Can you eat summer sausage raw?

In this article, we will answer the question “Can you eat summer sausage raw?” and discuss can you eat summer sausage uncooked?

Can you eat summer sausage raw?

Yes, you can eat summer sausage raw. In fact, summer sausages are not raw, rather they are dry or semi-dries sausages and therefore, can be consumed without additional cooking. Dry sausages are dried for varying lengths of time during processing and smoking, depending on the sausage type. Semi-dry sausages may be smoked and slightly cooked in the smokehouse and after smoking, or these sausages may be air dried for a relatively short time (3). Snacks, picnics, and charcuterie boards are all great places to use summer sausage. It’s usually served thinly sliced, and it goes well with both wine and cheese. It’s also delicious on sandwiches.

Summer sausage is also fantastic fried or in a casserole, but the real beauty of it is that it’s easy to make, ready to eat, and tastes great at room temperature.

The USDA final rule addressing the control of Listeria monocytogenes on ready-to-eat meat and poultry products requires processors of the products to take one or more specific steps to ensure the absence of this pathogenic bacteria from their products. For summer sausage and related products, the reduction of water activity accomplished through cooking/drying, along with the reduction of pH via fermentation or addition of an acidulant, could serve as antimicrobial processes by making the finished product unsuitable for Listeria monocytogenes growth. In general, an antimicrobial agent is added to the product that suppresses or limits microbial growth throughout product shelf-life (1).

Though curing processes have been used for centuries as a method to preserve meat products in a state that renders them microbiologically safe for human consumption in the absence of cooking, no dry curing processes have been validated for inactivation of protozoan parasites found in meat, such as Toxoplasma gondii. In the U.S., 2.8% of market weight pigs at the farm level are infected with T. gondii, while the prevalence of T. gondii in fresh pork meat found in the meat case is N7 times lower, at 0.38% (2).

What Is Summer Sausage, and How Do I Make It?

Summer sausage is a form of cured meat that originated in Europe prior to the invention of refrigeration. People were able to manufacture a sausage that would not spoil without refrigeration “during the summer months” by combining multiple sorts of preservation technologies.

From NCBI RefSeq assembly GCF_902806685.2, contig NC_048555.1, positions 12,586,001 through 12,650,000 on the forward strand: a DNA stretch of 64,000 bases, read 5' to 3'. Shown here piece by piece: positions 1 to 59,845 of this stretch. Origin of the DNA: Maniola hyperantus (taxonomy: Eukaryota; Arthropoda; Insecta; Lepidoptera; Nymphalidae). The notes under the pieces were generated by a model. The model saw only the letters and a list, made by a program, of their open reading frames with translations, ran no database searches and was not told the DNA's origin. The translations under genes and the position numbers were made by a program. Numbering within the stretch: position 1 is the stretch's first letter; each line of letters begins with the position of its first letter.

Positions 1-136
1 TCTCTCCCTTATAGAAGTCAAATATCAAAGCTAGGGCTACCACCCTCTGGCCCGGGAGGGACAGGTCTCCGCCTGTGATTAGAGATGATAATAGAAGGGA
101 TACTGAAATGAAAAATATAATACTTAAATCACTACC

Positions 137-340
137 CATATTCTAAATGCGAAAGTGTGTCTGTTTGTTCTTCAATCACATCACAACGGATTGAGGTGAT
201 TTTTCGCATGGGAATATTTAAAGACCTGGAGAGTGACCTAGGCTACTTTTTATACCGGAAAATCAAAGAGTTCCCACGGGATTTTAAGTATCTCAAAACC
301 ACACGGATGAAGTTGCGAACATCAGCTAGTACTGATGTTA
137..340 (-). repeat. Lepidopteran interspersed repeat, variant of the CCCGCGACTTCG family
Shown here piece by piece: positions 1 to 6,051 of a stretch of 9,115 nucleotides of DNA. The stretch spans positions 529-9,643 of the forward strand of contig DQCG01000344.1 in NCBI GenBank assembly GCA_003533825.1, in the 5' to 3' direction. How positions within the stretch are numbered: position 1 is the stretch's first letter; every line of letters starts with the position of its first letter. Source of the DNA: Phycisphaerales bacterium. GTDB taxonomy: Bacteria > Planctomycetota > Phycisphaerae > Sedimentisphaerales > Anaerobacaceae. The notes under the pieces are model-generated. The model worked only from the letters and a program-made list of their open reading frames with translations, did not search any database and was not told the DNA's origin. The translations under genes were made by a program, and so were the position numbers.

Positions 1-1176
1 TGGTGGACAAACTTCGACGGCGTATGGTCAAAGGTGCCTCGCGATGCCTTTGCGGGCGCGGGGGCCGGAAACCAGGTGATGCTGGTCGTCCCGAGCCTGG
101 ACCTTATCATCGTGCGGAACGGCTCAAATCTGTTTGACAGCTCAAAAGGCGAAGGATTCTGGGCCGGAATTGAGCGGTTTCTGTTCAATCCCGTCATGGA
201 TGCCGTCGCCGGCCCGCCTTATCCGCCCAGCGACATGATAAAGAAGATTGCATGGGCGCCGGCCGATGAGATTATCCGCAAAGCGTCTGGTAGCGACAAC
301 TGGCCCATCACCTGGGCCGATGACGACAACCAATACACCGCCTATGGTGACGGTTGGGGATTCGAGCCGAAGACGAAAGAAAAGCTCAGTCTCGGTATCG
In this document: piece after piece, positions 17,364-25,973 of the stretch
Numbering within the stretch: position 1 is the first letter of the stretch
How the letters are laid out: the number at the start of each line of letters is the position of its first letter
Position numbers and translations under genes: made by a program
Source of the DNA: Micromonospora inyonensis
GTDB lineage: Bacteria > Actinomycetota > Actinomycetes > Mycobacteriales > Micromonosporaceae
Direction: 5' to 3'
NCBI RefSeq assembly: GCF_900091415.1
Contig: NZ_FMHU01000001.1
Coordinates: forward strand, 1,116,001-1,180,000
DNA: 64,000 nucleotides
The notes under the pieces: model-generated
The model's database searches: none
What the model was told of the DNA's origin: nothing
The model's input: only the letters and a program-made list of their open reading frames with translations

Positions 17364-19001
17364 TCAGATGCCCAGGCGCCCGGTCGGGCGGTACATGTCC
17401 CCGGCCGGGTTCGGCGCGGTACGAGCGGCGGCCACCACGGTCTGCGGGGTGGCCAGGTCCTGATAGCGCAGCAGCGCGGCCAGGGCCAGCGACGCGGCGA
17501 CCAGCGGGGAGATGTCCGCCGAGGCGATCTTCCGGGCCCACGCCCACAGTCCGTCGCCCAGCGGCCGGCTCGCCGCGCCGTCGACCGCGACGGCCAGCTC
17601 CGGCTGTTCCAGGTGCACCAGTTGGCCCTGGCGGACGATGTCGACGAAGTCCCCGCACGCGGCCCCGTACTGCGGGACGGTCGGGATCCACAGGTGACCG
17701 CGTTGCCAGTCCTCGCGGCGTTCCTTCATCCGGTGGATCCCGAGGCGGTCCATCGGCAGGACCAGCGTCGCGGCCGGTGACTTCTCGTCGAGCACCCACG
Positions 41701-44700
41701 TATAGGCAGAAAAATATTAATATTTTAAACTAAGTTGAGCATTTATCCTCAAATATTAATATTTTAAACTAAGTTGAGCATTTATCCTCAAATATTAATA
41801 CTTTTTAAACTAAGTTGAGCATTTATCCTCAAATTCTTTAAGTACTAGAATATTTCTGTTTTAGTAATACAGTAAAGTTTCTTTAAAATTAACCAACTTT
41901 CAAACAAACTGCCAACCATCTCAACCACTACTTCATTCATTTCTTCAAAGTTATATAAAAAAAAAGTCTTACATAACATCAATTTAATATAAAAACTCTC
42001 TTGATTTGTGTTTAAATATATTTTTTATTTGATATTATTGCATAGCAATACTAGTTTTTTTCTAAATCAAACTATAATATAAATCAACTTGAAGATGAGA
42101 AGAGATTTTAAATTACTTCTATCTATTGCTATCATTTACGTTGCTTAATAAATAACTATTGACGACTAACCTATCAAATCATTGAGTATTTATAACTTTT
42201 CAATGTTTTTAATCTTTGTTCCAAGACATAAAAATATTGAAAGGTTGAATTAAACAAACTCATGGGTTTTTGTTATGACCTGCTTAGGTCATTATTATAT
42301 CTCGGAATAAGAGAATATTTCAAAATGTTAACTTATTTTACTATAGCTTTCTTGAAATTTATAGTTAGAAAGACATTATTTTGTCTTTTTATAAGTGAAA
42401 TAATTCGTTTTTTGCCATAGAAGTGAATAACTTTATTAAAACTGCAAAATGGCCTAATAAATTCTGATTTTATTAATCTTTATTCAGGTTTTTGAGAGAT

Dry or fermented sausages are prepared using ground meats, which are seasoned, cured, stuffed in casings, fermented, often smoked, and carefully air-dried. Dry and fermented sausages develop a characteristic tangy flavor due to fermentation and the production of lactic acid. The lactic acid is produced by microbial fermentation of the sugars, and the addition of salt often provides a distinctive and enticing aroma, flavor, and a characteristic “bite.” Sausages are dried for varying lengths of time during processing and smoking, depending on the sausage type. Fermentation and drying are the oldest way of preserving meat and meat products. The drying is accomplished by adding salt to meat to prevent spoilage. They are also referred to as “summer sausages” and eaten cold. Some examples are summer sausage, Italian salami, German salami, Lebanon bologna, Genoa salami, thuringer, cervelat, and pepperoni (3).

Summer sausages come in a variety of flavors (think salami, pepperoni, and Spanish chorizo), but genuine German summer sausage is softer and less dry than these ready-to-eat meats. This is owing to the German climate and the fact that the meat didn’t need to be dehydrated as much during the summer to stay fresh.

What Is the Best Way to Cook Summer Sausage?

Snacks, picnics, and charcuterie boards are all great places to use summer sausage. It’s usually served thinly sliced, and it goes well with both wine and cheese. It’s also delicious on sandwiches. Summer sausage is also fantastic fried or in a casserole, but the real beauty of it is that it’s easy to make, ready to eat, and tastes great at room temperature.

Is it necessary to keep summer sausage refrigerated?